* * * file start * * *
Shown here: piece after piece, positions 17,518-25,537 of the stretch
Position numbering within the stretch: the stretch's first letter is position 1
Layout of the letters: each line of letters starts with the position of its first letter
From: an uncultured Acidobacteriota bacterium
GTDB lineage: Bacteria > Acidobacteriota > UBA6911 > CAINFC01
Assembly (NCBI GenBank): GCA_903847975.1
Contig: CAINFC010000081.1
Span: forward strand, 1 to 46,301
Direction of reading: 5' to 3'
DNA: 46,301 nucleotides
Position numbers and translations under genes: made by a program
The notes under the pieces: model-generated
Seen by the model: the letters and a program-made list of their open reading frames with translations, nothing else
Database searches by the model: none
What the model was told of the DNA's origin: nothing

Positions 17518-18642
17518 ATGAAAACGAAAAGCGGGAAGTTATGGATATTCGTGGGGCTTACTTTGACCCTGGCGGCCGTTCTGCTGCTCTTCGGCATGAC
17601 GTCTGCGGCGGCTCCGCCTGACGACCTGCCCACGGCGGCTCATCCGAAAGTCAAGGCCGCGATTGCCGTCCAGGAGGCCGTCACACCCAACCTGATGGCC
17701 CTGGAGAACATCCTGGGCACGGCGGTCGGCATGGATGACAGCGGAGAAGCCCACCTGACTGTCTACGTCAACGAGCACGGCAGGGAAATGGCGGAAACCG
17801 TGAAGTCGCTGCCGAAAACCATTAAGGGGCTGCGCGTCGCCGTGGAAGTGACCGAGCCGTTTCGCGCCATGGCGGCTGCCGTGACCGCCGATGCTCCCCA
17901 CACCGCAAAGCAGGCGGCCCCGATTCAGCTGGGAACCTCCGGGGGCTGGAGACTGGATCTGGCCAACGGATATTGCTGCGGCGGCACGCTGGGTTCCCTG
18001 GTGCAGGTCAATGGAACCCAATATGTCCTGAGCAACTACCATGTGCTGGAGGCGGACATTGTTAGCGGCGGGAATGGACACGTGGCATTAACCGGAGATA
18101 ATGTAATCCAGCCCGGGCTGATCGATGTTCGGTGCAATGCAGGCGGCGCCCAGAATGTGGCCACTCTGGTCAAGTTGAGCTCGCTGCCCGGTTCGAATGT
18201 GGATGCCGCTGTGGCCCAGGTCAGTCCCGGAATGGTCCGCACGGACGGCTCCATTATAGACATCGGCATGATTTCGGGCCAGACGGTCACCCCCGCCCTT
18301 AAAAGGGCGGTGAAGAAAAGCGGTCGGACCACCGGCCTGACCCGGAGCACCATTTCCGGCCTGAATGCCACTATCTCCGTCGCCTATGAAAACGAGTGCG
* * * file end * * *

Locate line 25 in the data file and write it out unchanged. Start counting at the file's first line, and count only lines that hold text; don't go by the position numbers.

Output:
18301 AAAAGGGCGGTGAAGAAAAGCGGTCGGACCACCGGCCTGACCCGGAGCACCATTTCCGGCCTGAATGCCACTATCTCCGTCGCCTATGAAAACGAGTGCG